Stuart No 1 - The Flywheel

As already explained - the loss of some computer files has meant that some sections of this building tutor were lost.

Consequently - this document is lacking in many photographs, but a similar process can be found in the machining of the flywheel for the Robinson Hot Air engine. In face any wheel machined from a casting would be made along similar principles.

This flywheel was machined with a grub screw rather than a keyway for simplicity.









To start with the flywheel was mounted on the faceplate as shown and set to run true. Thin packing was added behind the rim so that it could be machined without scouring the faceplate.

Centring the flywheel may take some time, but it is important for it to be correct to finish up with a flywheel that runs true.

To start with the inside rim of the part (which was to be left unmachined) was set so that the flywheel casting had no radial run out.

Then each of the spokes had to be checked to ensure there would be no axial run out. Axial run out was corrected by shimming the flywheel off the faceplate.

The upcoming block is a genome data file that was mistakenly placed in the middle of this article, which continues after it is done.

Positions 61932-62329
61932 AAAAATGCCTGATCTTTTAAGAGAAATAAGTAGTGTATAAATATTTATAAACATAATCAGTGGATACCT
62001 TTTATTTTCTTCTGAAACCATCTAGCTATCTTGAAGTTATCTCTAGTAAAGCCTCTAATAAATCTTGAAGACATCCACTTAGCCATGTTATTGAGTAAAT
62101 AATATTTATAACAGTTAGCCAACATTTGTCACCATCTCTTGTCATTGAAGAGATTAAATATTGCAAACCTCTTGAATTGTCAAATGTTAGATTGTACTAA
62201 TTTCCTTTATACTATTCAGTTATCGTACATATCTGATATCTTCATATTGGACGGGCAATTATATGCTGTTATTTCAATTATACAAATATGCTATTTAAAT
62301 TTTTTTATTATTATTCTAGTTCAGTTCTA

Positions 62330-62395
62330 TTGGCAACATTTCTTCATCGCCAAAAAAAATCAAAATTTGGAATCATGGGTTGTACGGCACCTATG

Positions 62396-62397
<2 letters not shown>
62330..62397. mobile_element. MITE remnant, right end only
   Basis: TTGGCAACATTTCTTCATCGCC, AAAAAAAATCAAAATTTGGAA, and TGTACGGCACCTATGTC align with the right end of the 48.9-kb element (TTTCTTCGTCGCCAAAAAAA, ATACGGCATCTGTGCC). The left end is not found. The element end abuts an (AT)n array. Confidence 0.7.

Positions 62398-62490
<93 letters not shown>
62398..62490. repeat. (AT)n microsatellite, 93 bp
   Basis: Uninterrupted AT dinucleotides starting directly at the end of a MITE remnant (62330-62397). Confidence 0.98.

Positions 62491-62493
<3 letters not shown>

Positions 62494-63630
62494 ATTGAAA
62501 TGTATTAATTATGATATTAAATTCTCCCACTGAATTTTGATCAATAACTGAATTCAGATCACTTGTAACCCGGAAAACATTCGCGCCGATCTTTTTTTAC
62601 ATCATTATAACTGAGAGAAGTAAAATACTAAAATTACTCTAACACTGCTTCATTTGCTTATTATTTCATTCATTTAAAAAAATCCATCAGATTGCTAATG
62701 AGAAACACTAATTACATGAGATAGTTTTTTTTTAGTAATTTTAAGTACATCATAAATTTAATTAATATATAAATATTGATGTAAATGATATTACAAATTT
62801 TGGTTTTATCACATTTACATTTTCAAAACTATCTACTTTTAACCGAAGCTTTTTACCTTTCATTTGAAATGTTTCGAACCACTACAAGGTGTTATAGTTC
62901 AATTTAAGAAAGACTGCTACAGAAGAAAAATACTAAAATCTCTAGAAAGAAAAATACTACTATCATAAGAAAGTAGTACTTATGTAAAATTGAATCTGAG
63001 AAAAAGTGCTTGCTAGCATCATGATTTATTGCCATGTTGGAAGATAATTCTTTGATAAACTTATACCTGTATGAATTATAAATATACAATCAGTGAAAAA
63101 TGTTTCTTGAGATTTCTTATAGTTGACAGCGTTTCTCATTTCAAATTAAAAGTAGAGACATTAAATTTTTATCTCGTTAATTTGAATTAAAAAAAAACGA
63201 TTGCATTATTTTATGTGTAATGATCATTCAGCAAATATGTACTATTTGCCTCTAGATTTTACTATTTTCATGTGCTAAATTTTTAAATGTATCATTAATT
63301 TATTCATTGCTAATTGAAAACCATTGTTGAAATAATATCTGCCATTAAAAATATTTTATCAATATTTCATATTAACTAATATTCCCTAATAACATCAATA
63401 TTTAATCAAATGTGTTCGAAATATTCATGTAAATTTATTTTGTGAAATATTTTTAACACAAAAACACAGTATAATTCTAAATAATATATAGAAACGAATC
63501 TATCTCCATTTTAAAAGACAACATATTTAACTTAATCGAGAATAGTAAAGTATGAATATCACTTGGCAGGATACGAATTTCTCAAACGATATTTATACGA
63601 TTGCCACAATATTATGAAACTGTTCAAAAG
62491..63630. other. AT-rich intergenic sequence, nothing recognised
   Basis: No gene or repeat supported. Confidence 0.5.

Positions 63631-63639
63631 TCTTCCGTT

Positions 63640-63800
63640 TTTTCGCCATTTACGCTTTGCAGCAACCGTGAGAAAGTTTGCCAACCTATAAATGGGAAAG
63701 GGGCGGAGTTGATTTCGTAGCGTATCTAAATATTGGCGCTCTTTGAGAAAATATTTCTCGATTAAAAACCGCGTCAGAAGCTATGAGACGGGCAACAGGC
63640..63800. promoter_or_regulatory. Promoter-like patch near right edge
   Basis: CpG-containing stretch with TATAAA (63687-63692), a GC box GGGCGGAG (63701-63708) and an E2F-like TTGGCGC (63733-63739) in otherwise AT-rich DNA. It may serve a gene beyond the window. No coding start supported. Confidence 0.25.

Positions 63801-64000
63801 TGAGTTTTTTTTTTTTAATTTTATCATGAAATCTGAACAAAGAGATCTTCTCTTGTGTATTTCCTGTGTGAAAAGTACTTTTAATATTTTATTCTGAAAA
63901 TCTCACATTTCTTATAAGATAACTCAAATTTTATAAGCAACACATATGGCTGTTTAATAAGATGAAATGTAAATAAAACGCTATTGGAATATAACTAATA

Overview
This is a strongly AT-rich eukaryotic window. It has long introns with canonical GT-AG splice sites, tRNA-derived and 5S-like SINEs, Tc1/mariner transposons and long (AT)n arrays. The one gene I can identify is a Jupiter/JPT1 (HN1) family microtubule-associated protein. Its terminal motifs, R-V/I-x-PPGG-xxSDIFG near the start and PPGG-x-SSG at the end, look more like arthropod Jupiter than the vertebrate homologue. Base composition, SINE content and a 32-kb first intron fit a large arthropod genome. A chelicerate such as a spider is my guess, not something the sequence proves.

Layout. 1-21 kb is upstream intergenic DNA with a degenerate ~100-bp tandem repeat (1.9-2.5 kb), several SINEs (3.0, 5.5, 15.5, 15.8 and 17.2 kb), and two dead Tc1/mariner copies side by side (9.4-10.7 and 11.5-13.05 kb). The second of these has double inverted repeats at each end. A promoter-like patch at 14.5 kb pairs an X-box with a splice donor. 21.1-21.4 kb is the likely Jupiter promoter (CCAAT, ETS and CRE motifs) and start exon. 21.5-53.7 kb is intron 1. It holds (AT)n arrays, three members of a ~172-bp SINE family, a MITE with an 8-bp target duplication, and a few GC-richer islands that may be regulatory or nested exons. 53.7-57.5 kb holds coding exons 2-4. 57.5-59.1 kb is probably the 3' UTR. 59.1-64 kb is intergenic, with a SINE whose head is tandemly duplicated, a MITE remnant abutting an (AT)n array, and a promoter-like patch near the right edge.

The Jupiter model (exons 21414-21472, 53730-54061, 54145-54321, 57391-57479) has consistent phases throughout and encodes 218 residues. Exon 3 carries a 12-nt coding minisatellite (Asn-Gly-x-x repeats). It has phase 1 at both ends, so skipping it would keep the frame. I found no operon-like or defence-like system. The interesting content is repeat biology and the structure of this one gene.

The flywheel with initial machining complete.









In this setting the rim of the flywheel was machined using a slow speed on the lathe. Also the centre boss was faced, centre drilled, drilled and reamed to final size. Machining the hole and the rim in one setting should provide a flywheel that runs true.









Next the flywheel was reversed on the faceplate. No packing was needed here, as the outside of the rim would not be machined. It was also not necessary to centre anything because only facing operations would be carried out on the rim and centre boss in this setting.









In theory, these two operations should give an accurate, true running flywheel. However the reality is that things like the tightening of the grub screw can bias the flywheel on the shaft and give axial runout. If this is the case then an arbour should be turned and the flywheel mounted on this, secured the grub screw to be used in the final assembly. Then the rim can be skimmed to get it perfect. Only light cuts should be taken and a slow speed used to avoid tool chatter.

If this skimming is to be done then it is worth painting the spoke first so that a neat line between the rim and the painted spokes is achieved.













Stuart 1 Index